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Network Analysis and Ethnographic Problems: Process Models of a Turkish Nomad Clan is an anthropological and complexity science book by social anthropologists Douglas R. White, University of California, Irvine, and Ulla Johansen of the University of Cologne. It is considered an important publication in anthropology and the political science of Central Asia.
The breakthrough is to code and portray the data of a longitudinal ethnography of a given people as a complex interactive system, in this case from an ethnogenesis in the late 18th century in Turkey to the present date, based on the detailed genealogies and chronicles recorded in fieldwork carried out between 1956 and 2004 recorded by ethnographer Ulla Johansen. The analysis of these data provides for an account of social dynamics relevant to many parts of the Middle East.
The basis for the book is the complete genealogical network for a nomad community, its history, and its migrants and migrations. These form a relational web not just for description but for analysis of social dynamics. The picture that emerges is one of a complexly scalable social system that expands through reproduction, kinship alliances, and fissions, and overcomes internal conflicts and those with neighbors along routes of migration. These networks constitute a generative demographic engine for health, a potential for large sibling groups, and for extensive cooperation within and between these groups constructed through reciprocal ties of marriage. The book is lavishly illustrated with photos, network diagrams, and analytical tables showing how very simple principles of cohesion and scalable alliances between families are able to organize this social system through a series of shifting articulations at a variety of social and spatial levels. Thus continual reshuffling is capable of moving, and does move individuals and groups in the society through a variety of transformations in relation to life problems, social problems, technological problems, and the transmission and enrichment of a highly complex cultural system. The book shows how these adjust dynamically to changing social conditions.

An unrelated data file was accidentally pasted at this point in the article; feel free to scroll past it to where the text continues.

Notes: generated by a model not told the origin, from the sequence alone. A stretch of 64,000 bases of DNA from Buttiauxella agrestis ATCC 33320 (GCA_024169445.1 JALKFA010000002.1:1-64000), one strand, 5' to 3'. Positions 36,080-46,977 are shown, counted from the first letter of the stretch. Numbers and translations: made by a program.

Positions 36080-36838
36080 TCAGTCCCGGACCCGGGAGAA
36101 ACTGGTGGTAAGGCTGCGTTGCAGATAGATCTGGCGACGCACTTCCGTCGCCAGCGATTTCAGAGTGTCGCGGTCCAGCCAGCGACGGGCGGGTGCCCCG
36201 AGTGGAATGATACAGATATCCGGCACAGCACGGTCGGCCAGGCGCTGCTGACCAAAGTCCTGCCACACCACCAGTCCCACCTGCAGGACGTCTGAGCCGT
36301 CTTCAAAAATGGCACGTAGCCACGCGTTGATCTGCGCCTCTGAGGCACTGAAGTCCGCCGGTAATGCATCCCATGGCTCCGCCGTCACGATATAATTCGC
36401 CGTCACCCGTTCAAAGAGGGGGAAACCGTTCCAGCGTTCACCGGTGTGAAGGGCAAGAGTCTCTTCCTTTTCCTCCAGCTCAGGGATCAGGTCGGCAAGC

This book makes major methodological, substantive, and theoretical advances for the disciplines of ethnography, social anthropology, and social history; and marks some new understandings of several of the many forms of social complexity. No previous work has been able to connect dynamical historic and social network analysis with changes that can be visualized and analyzed through time in terms of structure, interaction, and social change, using the actual concrete data of the ethnography, person by person, relation by relation, group by group, change by change. This is a level of integration hitherto never achieved in anthropology. It builds on a methodology for analysis of structural changes that was developed by the lead author. Douglas R. White had previously developed new concepts and measures for the study of social cohesion, starting first with cohesion in kinship ties (structural endogamy) and then progressing to structural cohesion generally, which has since become one of the many major tools of network analysis.
If the book combines complexity theory following lines of thought at the Santa Fe Institute with a contribution to understanding of Middle Eastern social structure, it is through combining network visualization and analysis with the study of the dynamics of marriage choices. The book expands the theory of social practice to show how changes in the structure of a society's kinship network affect the development of social cohesion over time. By rigorously examining the genealogical networks of the Turkish nomad clan and associated clans that are studied, the authors explore how changes in network cohesion are indicative of key processes of social change. This approach alters in fundamental ways the anthropological concepts of social structure, organizational dynamics, social cohesion, marriage strategies, as well as the study of community politics within the dynamics of ongoing personal interaction.